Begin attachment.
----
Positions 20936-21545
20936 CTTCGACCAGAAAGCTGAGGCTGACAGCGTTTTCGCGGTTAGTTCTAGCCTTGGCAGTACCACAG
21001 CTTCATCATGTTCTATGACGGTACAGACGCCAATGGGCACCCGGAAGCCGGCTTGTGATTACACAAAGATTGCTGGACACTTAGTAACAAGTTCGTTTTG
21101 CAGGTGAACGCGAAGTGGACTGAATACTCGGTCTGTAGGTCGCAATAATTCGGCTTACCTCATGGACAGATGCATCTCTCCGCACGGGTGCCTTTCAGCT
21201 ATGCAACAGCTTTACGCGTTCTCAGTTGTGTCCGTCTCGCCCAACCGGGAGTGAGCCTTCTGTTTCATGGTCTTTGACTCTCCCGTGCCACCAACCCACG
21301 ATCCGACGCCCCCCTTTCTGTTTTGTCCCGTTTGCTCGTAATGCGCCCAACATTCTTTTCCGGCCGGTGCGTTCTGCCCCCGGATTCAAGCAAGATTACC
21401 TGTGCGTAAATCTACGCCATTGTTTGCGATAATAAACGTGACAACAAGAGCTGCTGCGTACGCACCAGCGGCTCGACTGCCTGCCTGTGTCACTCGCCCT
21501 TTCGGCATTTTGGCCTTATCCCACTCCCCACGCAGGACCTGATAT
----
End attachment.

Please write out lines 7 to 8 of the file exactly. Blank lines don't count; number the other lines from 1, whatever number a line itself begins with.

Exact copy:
21401 TGTGCGTAAATCTACGCCATTGTTTGCGATAATAAACGTGACAACAAGAGCTGCTGCGTACGCACCAGCGGCTCGACTGCCTGCCTGTGTCACTCGCCCT
21501 TTCGGCATTTTGGCCTTATCCCACTCCCCACGCAGGACCTGATAT